“Mrs. Carter often noted that there are only four kinds of people in this world: those who have been caregivers; those who are currently caregivers, those who will be caregivers, and those who will need caregivers,” the statement reads. “The universality of caregiving is clear in our family, and we are experiencing the joy and the challenges of this journey. We do not expect to comment further and ask for understanding for our family and for everyone across the country serving in a caregiver role.”

From 13WMAZ:

“They’re just meeting with family right now, but they’re doing it in the best possible way: the two of them together at home,” Jason Carter said last week of Jimmy and Rosalynn Carter, now 98 and 95 years old.

Last week Jason Carter addressed a crowd on May 23 about his grandparents.

“They’re just like all of y’all’s grandparents — I mean, to the extent y’all’s grandparents are rednecks from south Georgia,” he said. “If you go down there even today, next to their sink they have a little rack where they dry Ziplock bags.”

Governor Brian Kemp’s political organization will work to protect six GOP incumbent state legislators and defeat five Democratic incumbents, according to the AJC.

Kemp adviser Cody Hall said the goal of the six-figure campaign from Kemp’s Georgians First Leadership Committee is to thank the governor’s Republican allies and take the offensive against Democrats “who put their far-left agendas ahead of hardworking families in their districts.”

Although Republicans have a comfortable edge in the Legislature, which they reinforced with once-in-a-decade redrawing of political maps in 2021, Democrats are confident they can gain new ground in closely divided rural areas and fast-changing suburban territory.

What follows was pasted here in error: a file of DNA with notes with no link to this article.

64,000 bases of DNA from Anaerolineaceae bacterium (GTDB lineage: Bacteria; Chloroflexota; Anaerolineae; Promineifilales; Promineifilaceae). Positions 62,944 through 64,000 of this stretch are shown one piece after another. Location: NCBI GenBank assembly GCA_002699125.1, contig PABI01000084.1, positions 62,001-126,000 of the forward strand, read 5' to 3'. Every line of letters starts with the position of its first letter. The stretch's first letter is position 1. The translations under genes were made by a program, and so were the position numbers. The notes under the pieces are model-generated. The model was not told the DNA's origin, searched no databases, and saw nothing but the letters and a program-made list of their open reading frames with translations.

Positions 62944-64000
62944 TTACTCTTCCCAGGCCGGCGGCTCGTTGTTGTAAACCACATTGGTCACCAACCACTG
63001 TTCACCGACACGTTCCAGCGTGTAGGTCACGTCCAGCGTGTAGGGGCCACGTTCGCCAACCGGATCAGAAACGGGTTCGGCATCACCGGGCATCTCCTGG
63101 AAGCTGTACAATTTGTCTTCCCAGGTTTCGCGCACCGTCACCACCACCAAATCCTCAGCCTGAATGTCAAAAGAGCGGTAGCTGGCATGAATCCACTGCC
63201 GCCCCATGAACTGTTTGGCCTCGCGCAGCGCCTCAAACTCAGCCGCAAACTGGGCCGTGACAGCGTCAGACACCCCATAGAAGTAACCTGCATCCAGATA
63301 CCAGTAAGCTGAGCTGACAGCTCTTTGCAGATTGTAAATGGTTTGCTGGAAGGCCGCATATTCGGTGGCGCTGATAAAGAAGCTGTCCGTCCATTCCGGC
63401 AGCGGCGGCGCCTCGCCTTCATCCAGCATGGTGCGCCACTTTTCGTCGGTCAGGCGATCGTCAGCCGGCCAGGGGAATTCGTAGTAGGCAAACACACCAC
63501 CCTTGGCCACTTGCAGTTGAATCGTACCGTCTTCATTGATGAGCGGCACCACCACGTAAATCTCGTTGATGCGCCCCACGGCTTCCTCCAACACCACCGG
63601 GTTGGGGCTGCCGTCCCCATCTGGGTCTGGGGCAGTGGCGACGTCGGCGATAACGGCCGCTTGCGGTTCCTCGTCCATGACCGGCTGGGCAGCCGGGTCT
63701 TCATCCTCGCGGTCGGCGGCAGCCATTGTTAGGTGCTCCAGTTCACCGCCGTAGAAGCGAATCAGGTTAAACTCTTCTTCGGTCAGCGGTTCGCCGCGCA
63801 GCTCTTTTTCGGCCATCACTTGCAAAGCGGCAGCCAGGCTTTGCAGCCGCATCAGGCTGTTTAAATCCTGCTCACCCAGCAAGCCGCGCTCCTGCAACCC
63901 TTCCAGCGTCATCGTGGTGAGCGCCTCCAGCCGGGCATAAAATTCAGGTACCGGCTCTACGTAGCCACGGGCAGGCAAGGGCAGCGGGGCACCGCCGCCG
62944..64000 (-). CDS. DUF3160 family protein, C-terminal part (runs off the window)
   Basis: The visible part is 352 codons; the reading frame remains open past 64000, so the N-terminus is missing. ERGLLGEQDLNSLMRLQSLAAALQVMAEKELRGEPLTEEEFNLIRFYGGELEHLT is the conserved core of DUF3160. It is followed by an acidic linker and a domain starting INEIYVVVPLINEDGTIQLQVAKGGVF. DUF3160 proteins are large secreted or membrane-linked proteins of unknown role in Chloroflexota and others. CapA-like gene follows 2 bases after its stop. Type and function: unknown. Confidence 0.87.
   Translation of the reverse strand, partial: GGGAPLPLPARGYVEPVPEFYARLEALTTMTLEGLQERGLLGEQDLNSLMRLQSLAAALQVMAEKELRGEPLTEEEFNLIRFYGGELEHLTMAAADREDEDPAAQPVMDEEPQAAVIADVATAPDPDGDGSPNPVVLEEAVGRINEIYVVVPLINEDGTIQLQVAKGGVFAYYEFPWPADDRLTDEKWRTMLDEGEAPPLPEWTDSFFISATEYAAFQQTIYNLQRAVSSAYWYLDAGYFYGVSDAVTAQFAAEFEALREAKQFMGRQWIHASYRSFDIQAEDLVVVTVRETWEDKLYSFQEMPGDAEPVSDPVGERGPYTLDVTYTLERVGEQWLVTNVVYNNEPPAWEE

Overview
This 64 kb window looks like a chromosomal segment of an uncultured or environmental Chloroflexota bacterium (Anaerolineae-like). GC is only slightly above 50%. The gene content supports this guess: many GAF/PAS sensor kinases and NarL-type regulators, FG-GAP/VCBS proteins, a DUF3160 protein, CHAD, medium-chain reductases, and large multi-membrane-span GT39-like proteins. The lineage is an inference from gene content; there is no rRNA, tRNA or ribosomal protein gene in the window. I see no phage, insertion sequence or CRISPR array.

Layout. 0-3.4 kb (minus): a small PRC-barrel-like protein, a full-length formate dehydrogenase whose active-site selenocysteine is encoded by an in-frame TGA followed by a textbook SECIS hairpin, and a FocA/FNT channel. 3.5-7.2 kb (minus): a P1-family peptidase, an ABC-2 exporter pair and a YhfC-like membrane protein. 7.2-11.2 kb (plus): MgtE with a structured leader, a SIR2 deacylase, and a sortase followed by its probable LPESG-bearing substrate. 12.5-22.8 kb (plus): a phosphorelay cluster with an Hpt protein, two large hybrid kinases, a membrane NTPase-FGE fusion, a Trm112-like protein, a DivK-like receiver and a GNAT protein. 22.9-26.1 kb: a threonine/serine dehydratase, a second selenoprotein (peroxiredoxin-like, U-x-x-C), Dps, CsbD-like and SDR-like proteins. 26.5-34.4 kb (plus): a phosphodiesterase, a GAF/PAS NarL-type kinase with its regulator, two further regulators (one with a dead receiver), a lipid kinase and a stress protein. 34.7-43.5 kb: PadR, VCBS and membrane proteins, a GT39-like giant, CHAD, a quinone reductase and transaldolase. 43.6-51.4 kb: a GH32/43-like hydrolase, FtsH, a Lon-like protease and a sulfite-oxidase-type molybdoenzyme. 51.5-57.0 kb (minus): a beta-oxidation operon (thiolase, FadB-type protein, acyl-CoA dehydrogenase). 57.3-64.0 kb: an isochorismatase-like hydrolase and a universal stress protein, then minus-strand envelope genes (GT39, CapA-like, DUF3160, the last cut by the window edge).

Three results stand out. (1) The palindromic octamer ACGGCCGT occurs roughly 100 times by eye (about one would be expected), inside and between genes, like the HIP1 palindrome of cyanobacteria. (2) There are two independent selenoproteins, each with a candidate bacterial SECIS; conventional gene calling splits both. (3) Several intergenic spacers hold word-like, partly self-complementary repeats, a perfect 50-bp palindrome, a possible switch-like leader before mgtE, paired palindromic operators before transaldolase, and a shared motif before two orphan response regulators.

The effort focused on Kemp’s legislative agenda this year, which included a package of $2 billion in tax cuts, an expansion of the HOPE scholarship to cover all tuition costs and $2,000 annual teacher pay raises.

Kemp’s initiative is designed to protect six state House Republicans: Scott Hilton of Peachtree Corners, Deborah Silcox of Sandy Springs, Matt Reeves of Duluth, Lauren Daniel of Locust Grove, Mike Cheokas of Americus and Gerald Greene of Cuthbert.

And it takes aim at these five Democratic incumbents: State Rep. Michelle Au of Johns Creek, state Rep. Farooq Mughal of Dacula, state Rep. Jasmine Clark of Lilburn; state Sen. Nabilah Islam of Lawrenceville and state Sen. Josh McLaurin of Sandy Springs.

State Rep. Matt Dubnik (R-Gainesville) was awarded the National Alliance of Public Charter Schools 2023 Champion for Charter Schools Award, according to AccessWDUN.

Rep. Dubnik was selected for his commitment to seeing public education and charter schools thrive and expand in Georgia.

In a press release from Representative Dubnik’s office, he said that receiving the award is a, “tremendous honor”.  He also expressed this gratefulness for the recognition from the National Alliance of Public Charter Schools.